Doctors in Newcastle have been granted permission to create Britain’s first “three-person babies” for two women who are at risk of passing on devastating and incurable genetic diseases to their children.
The green light from the fertility regulator means that doctors at the Newcastle Fertility Centre will now attempt to make healthy embryos for the women by merging fertilised eggs created through standard IVF with DNA from female donors.
The women will be the first in Britain to have so-called mitochondrial donation therapy, a radical IVF procedure that was made legal by parliamentary vote in 2015. The Newcastle centre was granted a licence to perform the treatment, also known as mitochondrial replacement therapy, in March last year.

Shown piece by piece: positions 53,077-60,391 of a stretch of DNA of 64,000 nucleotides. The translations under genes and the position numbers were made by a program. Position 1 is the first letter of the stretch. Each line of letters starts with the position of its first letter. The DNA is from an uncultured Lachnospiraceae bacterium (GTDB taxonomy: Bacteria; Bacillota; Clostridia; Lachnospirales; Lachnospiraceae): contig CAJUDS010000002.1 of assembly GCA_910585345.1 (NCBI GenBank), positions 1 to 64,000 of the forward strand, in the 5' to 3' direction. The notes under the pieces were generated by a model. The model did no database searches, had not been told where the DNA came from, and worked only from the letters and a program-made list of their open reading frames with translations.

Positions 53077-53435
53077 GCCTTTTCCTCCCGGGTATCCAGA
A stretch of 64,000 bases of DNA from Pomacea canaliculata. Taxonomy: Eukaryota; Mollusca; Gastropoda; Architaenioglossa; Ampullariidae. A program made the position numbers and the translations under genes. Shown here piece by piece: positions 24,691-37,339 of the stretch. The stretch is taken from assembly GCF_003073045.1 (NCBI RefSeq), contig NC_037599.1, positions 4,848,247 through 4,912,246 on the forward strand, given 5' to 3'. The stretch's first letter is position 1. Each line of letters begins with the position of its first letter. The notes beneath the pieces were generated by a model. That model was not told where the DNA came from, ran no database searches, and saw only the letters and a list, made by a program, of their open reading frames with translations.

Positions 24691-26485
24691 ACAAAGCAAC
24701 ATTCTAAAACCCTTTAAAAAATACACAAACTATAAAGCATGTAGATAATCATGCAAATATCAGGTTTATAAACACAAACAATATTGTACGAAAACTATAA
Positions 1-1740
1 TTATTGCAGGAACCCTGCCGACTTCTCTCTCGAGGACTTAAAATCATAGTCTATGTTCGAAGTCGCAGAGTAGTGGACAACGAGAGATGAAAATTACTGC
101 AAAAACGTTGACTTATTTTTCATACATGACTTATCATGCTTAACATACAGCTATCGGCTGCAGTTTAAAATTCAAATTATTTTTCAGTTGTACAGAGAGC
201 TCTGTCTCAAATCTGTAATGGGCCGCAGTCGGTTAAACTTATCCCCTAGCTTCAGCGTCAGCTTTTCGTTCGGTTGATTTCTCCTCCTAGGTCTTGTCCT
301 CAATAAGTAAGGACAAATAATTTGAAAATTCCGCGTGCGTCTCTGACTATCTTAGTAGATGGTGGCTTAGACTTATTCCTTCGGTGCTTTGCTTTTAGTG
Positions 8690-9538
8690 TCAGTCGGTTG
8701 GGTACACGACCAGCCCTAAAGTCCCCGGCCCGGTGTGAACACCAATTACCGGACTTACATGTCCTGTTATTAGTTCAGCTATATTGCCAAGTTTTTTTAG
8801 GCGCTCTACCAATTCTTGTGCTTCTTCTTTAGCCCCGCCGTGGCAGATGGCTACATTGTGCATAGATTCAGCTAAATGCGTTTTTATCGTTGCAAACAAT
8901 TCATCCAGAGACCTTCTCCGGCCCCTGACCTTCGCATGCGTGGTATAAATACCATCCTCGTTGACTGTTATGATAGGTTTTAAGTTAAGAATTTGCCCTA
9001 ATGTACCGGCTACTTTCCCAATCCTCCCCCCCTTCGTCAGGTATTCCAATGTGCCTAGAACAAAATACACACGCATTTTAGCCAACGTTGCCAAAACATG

While doctors at Newcastle Fertility Centre said they could not to talk about the cases, citing patient confidentiality, minutes from the HFEA’s approval committee reveal that the two women carry mutations in a gene that causes a rare condition known as myoclonic epilepsy with ragged red fibres, or Merrf syndrome.
The two women in Newcastle will not be the first in the world to have the therapy. In 2016, John Zhang, a doctor at the New Hope Fertility Center in New York, announced the birth of an apparently healthy child created in a similar way at a clinic in Mexico.
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